Lord Sugar, who founded computer company Amstrad in 1968, will “champion enterprise across the country” and embark on a roadshow to showcase the advantages of apprentices.
The broadcaster sits as a crossbench peer in the House of Lords and served as Gordon Brown’s enterprise tsar from 2009 to 2010.
Lord Sugar said he would be travelling the “length and breadth of this country” to advocate that young people take apprenticeships.
“I’m delighted to be taking on this challenge. I built successful businesses with the support of hundreds of talented young people who learned their skills on the job – exactly the kinds of skills you learn in an apprenticeship,” he said.
“But not enough of our young people know about apprenticeships and what they offer, and too few feel empowered to set up their own business.
“I’ll be travelling the length and breadth of this country to tell young people why apprenticeships are a great way for them to build their skills – and talking about the opportunities for starting their own business, hopefully instilling some entrepreneurial spirit.”
Conservative Skills Minister Nick Boles said Lord Sugar, formerly Sir Alan, has “huge credibility” with young people.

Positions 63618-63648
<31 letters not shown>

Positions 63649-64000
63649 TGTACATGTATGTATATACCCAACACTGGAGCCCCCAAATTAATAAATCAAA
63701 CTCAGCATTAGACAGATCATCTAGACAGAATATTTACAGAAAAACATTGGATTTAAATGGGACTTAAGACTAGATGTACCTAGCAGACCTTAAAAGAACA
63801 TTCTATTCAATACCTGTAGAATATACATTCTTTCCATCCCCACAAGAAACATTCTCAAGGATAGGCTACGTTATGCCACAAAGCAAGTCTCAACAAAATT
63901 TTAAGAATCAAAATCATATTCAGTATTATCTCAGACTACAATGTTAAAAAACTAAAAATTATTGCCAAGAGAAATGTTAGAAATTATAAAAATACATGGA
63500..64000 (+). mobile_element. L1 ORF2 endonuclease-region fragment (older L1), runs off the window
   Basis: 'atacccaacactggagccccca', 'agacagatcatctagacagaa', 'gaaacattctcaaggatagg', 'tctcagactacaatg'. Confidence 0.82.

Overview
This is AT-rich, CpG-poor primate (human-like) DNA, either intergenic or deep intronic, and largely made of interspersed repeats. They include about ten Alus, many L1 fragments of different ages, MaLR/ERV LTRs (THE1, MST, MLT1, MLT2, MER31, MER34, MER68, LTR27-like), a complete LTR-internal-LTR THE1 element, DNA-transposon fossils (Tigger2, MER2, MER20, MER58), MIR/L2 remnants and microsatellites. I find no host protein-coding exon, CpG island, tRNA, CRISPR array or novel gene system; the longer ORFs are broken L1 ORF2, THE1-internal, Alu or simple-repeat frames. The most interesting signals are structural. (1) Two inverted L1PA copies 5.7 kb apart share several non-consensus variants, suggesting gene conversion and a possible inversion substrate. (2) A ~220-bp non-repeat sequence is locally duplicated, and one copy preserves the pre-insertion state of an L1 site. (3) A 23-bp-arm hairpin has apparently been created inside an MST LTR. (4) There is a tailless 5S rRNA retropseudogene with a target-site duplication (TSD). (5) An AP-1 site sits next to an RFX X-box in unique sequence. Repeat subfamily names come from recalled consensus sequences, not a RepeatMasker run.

“We want every young person in Britain to get on and build a great life for themselves, whether it’s by starting an apprenticeship or setting up their own business,” he said.
“Lord Sugar has huge credibility among young people and I am delighted that he has agreed to help the government bang the drum for apprenticeships and enterprise.”
Relations between the Conservative party and Lord Sugar have not always been so cordial.
In 2009 David Cameron reportedly said of The Apprentice and its presenter: “I hate both of them. I can’t bear Alan Sugar.”
The peer hit back: “I’m glad he can’t bear me. Perhaps he will stop asking people to sound me out if I want to meet him and defect to his party.”
During the New Labour period Lord Sugar was a member of the Labour party. He however left days after the 2015 general election, warning that he had lost confidence in it due to what he called “general anti-enterprise concepts” in its thinking.
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